Update 2/20/04: The county court overruled Ziemann's motion stating Ziemann failed to establish that she had standing to challenge the search, and that she had no reasonable expectation of privacy and that a search warrant was not required by statute in this case. The court also stated that the warrantless search and subsequent seizure of horses found on Hunter's premises were justified by Hunter's consent to the search. Moreover, the court found that at both locations the Sheriff had the right to be in the position where he had plain view.
Update 5/7/04: The jury trial has begun with counts 4 through 7 being dropped. The count 1 charge remained for the horse known as Dee and counts 2 and 3 for the horses known as Ace and Moon.
Mr. Lown testified that he went to the farm to help Ace and Moon. He stated the horses did not look good and when given water, they consumed 15-20 gallons in 5 to 10 minutes. Lown testified that Ace had an injured leg that probably had occurred within the prior 2 days. Lown further testified that he thought the horses would die.
Hunter testified that he agreed to watch one horse, Dee, for Ziemann for a weekend for approximately $90 and that he was to provide food and medication for the horse. Hunter said that Dee had a swollen leg and a hole in its stomach and that he had to pick the horse up so that it could digest food, because the horse would not get up on its own. Hunter was worried about Dee's life and called a veterinarian, who told him the horse should be "put to sleep." Hunter testified that he did not do that because Dee was not his horse. Hunter said that he called Rarrat and took Dee to her at the Siouxland Animal Rescue League (Siouxland Rescue). Hunter testified that he was keeping seven horses for Ziemann's daughter and that the people from Siouxland Rescue took those horses as well.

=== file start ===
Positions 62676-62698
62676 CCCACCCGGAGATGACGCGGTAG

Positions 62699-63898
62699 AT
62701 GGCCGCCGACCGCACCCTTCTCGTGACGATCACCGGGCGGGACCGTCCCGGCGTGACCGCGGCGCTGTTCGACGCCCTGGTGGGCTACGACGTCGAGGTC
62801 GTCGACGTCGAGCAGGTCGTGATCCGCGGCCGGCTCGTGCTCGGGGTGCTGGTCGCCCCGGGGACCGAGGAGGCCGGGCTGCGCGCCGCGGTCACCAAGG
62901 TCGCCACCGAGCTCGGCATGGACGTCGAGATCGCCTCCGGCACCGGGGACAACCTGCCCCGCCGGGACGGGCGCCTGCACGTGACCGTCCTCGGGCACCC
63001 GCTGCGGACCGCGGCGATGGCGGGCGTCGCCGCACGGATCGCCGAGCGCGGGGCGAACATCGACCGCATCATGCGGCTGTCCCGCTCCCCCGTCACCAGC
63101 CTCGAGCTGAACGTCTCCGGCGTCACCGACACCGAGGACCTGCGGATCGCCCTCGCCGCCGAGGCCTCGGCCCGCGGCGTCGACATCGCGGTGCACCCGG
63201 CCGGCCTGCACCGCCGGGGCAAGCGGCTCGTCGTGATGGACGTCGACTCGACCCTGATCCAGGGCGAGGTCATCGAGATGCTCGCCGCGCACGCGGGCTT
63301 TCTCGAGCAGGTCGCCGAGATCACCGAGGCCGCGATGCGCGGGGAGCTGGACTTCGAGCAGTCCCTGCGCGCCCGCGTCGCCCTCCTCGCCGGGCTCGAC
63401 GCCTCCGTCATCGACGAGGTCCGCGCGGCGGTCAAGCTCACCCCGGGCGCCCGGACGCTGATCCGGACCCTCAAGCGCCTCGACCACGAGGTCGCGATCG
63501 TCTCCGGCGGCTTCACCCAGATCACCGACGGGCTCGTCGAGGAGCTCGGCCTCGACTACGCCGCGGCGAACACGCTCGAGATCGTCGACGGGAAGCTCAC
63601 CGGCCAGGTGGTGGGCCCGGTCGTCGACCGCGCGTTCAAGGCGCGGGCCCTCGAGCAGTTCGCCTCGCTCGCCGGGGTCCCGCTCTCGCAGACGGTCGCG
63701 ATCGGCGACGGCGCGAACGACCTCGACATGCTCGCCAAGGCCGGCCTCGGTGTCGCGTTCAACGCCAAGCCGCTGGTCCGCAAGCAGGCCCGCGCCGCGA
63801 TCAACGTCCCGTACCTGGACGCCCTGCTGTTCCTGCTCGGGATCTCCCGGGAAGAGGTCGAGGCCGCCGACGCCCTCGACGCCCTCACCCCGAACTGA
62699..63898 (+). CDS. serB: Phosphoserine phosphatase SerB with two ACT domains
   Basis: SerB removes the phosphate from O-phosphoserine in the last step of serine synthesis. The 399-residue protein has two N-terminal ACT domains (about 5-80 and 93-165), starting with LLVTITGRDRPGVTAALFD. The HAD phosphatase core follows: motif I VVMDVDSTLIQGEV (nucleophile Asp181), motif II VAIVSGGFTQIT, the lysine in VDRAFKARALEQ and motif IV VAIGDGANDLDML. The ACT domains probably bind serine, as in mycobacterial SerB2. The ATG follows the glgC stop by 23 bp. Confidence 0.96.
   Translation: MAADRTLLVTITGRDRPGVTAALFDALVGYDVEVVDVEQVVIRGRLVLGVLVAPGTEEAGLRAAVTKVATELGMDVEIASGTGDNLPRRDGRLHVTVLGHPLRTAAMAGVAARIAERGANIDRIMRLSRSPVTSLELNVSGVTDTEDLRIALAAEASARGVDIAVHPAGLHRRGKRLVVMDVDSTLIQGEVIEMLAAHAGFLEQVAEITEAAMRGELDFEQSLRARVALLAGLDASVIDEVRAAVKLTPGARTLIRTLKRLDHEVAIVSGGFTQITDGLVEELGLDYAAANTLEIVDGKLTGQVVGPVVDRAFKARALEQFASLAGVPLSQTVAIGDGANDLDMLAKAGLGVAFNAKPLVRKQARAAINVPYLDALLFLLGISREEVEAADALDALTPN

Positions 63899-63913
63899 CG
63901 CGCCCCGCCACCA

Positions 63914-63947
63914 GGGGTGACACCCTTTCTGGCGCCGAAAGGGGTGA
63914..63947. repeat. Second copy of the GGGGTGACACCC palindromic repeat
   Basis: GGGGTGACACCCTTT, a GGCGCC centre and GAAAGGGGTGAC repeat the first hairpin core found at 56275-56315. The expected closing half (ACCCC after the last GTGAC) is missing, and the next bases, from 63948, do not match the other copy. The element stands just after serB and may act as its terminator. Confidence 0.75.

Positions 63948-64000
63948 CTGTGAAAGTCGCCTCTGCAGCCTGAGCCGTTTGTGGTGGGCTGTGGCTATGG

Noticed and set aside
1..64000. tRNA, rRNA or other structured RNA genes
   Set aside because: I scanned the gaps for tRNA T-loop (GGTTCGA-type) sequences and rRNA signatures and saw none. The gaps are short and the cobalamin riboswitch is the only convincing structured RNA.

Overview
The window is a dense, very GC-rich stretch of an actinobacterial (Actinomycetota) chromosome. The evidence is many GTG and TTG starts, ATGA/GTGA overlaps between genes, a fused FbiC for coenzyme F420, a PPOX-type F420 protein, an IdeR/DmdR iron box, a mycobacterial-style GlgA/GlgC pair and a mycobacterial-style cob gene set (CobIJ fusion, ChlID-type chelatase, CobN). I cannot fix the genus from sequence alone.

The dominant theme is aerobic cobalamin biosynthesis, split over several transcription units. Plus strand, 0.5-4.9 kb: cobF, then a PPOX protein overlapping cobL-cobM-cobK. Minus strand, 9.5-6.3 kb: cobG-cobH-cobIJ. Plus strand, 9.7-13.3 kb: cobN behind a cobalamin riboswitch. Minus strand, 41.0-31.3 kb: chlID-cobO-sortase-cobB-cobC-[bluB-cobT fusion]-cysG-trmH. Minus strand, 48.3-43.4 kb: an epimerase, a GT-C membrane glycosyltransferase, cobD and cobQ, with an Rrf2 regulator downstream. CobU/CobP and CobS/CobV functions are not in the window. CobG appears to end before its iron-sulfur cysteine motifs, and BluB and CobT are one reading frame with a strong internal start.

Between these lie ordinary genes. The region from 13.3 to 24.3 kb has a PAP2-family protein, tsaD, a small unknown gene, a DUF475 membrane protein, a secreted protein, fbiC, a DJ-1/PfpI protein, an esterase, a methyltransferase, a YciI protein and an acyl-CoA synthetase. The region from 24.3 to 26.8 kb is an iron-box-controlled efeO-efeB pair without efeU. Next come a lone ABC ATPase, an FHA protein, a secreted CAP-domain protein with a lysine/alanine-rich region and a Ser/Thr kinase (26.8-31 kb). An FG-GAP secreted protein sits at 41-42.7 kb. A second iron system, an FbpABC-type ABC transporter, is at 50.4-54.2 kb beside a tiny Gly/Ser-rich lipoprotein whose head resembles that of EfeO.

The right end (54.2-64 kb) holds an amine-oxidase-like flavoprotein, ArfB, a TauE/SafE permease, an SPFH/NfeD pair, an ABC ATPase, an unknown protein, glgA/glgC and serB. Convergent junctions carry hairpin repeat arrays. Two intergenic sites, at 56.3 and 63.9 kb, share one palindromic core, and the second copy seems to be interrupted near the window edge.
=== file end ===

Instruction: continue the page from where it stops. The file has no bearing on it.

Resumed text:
Rarrat testified that in addition to owning and operating the Sioux City Animal Control Center, she is also a volunteer and board member for Siouxland Rescue. Rarrat confirmed that Hunter had contacted her and later brought the horse to her in "horrific" condition, and she stated that "it was the most unbelievable case I've ever seen." Rarrat testified that Dee's hair was falling out and that Dee was skin over bones, was very weak, had sores all over her body, had a swollen leg, had maggots around infected areas, and had lice. Although Rarrat treated Dee with antibiotics, cold packs, and Epsom salts, Dee was eventually euthanized. Rarrat said that she saw Ace and Moon on July 9, 2003, and that they were also in bad shape.
Court records show that in 1991 Ziemann was convicted of 11 counts of animal cruelty involving puppies and kittens and was placed on probation for 2 years and ordered not to have more than 1 dog and 1 cat on her property during the probation period.
Update 7/13/04: A Lyons, Neb., woman has been sentenced to more than a year in jail for cruelty to animals and animal neglect.
Cheryl Ziemann, 55, was sentenced in Thurston County Court to 240 days in jail for cruelty to animals and 90 days each on two counts of animal neglect. The sentences will be served consecutively for a 420-day jail sentence.
A jury in June found Ziemann guilty of mistreating a horse in June 2003 and neglecting two other horses in July 2003. One of the horses had to be euthanized.
Ziemann is appealing the verdict.
In addition to the jail sentence, the horses were to be put up for adoption and Ziemann must pay restitution for the care of the horses since they were removed from her farm.
Update 10/18/05: Ziemann appealed the decision of the district court for Thurston County. (Case #A-04-1483).
The appellate court upheld the conviction.
The Sioux City Journal
State of Nebraska vs Cheryl Ziemann